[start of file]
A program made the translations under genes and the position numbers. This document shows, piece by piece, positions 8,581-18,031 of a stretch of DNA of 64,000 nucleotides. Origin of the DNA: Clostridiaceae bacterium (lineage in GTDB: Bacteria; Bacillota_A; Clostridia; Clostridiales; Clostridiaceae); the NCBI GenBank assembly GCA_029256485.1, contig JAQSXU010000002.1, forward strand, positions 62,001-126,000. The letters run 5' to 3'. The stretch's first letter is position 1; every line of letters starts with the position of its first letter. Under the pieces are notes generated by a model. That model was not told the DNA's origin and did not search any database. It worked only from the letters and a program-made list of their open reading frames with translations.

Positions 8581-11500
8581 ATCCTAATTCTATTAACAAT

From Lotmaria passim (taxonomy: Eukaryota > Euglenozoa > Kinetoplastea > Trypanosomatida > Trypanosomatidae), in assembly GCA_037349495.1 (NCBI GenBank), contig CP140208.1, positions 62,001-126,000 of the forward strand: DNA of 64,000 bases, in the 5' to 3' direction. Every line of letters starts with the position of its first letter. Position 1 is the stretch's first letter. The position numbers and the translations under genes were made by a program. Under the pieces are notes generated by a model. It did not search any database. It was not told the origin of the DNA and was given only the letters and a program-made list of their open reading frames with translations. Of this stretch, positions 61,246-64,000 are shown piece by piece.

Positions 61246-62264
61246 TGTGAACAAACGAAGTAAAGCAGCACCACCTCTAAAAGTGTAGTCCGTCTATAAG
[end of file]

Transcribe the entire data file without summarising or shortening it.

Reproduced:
A program made the translations under genes and the position numbers. This document shows, piece by piece, positions 8,581-18,031 of a stretch of DNA of 64,000 nucleotides. Origin of the DNA: Clostridiaceae bacterium (lineage in GTDB: Bacteria; Bacillota_A; Clostridia; Clostridiales; Clostridiaceae); the NCBI GenBank assembly GCA_029256485.1, contig JAQSXU010000002.1, forward strand, positions 62,001-126,000. The letters run 5' to 3'. The stretch's first letter is position 1; every line of letters starts with the position of its first letter. Under the pieces are notes generated by a model. That model was not told the DNA's origin and did not search any database. It worked only from the letters and a program-made list of their open reading frames with translations.

Positions 8581-11500
8581 ATCCTAATTCTATTAACAAT

From Lotmaria passim (taxonomy: Eukaryota > Euglenozoa > Kinetoplastea > Trypanosomatida > Trypanosomatidae), in assembly GCA_037349495.1 (NCBI GenBank), contig CP140208.1, positions 62,001-126,000 of the forward strand: DNA of 64,000 bases, in the 5' to 3' direction. Every line of letters starts with the position of its first letter. Position 1 is the stretch's first letter. The position numbers and the translations under genes were made by a program. Under the pieces are notes generated by a model. It did not search any database. It was not told the origin of the DNA and was given only the letters and a program-made list of their open reading frames with translations. Of this stretch, positions 61,246-64,000 are shown piece by piece.

Positions 61246-62264
61246 TGTGAACAAACGAAGTAAAGCAGCACCACCTCTAAAAGTGTAGTCCGTCTATAAG